Charles Gichuhi and Josephine Aska, residents of Nyeri County, have hearing disabilities and Covid-19 has added a layer of complications around their daily living. Under normal, day-to-day circumstances, people with hearing difficulties face numerous challenges in social interaction and inclusion while seeking health services. Covid-19 has created many issues that -able-bodied people wouldn’t consider, for example, people with hearing disabilities rely on facial expressions and lip reading to communicate and facemasks block these important visual cues.
Additionally, a lot of information on Covid-19 is shared on television and radio, including Kenya’s daily briefings on the pandemic. Deaf people and those with hearing difficulties face a challenge in accessing such information promptly as many of them don’t own television sets and even when they do, not all channels have sign language interpreters, further alienating them from the communication loop.
Amref has been conducting educational forums specifically targeted at people with hearing disabilities giving them Covid-19 awareness information and training them on how to communicate information to other people with hearing disabilities. Charles and Josephine took part in the educational forums. Through social media platforms such as Facebook and other social groups for people with hearing disabilities, they are now able to share information on the disease and its symptoms. Through the training, they shared what they learnt how to better protect themselves from contracting Covid-19 and knowledge on asymptomatic cases and other aspects of the prevention tips that they were not previously aware of.
COVID-19 imposed travel restrictions and tightening of border controls have made human trafficking more difficult for criminal syndicates. This has resulted in a lull in human trafficking activities or in situations where migrants are left stranded by the traffickers. The underlying causes for migration, however, remain and the demand for human trafficking can only be expected to increase in the future, as COVID-19 will likely cause a socio-economic downturn and increased poverty in many countries. Human trafficking can be expected to become even more profitable, while the risks to migrants are also increasing.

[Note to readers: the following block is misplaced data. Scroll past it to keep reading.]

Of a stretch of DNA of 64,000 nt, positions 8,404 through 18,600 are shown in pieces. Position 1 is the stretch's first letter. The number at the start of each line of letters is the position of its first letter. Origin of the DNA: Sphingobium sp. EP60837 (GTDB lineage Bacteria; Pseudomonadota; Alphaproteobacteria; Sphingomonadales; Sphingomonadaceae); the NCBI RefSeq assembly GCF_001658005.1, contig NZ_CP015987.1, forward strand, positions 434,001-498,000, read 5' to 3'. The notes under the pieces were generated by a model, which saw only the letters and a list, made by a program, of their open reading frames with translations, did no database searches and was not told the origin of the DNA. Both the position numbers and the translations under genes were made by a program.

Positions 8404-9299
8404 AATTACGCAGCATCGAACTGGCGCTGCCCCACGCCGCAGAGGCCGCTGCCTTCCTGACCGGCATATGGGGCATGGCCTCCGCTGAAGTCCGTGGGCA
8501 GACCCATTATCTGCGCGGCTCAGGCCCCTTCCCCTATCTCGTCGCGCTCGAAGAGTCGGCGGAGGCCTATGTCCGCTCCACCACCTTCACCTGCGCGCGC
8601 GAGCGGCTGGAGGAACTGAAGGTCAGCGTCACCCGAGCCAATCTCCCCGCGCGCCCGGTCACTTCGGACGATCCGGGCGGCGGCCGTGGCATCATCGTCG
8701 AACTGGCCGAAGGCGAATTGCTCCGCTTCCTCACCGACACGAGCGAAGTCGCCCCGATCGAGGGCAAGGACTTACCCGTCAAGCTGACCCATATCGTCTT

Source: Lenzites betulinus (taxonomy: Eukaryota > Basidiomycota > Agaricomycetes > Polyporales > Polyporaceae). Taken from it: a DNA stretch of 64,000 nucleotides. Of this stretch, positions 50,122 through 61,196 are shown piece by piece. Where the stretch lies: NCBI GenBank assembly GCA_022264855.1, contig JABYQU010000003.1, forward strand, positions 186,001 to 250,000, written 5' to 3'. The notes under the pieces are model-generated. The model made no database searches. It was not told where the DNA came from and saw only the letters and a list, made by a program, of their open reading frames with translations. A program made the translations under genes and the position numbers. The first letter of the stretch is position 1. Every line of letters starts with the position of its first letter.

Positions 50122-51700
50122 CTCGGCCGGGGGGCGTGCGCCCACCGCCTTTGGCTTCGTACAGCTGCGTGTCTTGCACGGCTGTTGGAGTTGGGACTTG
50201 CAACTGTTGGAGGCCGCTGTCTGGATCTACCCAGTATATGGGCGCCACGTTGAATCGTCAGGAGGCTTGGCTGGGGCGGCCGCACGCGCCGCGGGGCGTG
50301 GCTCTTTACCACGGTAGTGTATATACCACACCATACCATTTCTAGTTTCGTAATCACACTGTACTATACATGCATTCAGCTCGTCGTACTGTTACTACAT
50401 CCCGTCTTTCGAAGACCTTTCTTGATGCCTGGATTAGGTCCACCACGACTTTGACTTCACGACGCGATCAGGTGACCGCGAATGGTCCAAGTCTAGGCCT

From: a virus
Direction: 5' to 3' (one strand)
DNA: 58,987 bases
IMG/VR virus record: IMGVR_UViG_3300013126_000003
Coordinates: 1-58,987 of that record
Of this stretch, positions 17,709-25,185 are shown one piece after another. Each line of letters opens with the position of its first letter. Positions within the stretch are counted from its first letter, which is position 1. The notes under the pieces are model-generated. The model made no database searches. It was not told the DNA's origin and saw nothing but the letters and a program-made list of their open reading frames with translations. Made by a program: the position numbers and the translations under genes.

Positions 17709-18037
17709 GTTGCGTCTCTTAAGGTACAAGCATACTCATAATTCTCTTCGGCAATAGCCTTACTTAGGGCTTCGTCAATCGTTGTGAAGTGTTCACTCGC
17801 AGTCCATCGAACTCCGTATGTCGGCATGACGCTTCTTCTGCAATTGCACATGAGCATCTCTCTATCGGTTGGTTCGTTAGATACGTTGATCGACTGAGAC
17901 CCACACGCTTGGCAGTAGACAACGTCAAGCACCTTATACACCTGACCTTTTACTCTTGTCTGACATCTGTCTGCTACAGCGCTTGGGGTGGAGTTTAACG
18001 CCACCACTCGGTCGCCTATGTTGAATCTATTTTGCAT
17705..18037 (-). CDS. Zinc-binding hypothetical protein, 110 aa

“The rising trend in transnational organised crime in Africa is worrying”, the EU Ambassador Simon Mordue said, “as crime goes hand in hand with corruption, money-laundering and –in some cases- terrorist financing. These phenomena undermine socio-economic development and the good functioning of public institutions. All this runs counter to the objectives of our very substantial EU development co-operation efforts, which are intended to help our African partner countries fight poverty and instability”.
Read more about the effects of Covid-19 on transnational organised crime, courtesy of a virtual conference held by the EU Delegation to Kenya, acting in coordination with the ENACT project, here:
One of the biggest challenges to public health communication in tackling #COVIDI19 has been misinformation. The rumours have ranged from the plausible, accompanied by credentials of alleged medical professionals to the absurd. BORESHA (Building Opportunities for Resilience in the Horn of Africa) a consortium, together with other partners, has taken the lead in spreading factual and consistent information in the face of a period marked by misinformation, falsehoods and half-truths. This initiative has been prioritised to dispel common local myths that if left unchecked will continue to hinder effective community responses to Covid-19. Through radio programmes including panel discussions with experts, talk shows where listeners can call-in, accurate information is being spread as part of Covid-19
“All the messages are prepared in close consultation of the public health officials in order to disseminate the correct information and the preventative measures people can take to stop the spread of COVID-19,” says Abdi Mohamed, BORESHA Senior Coordinator.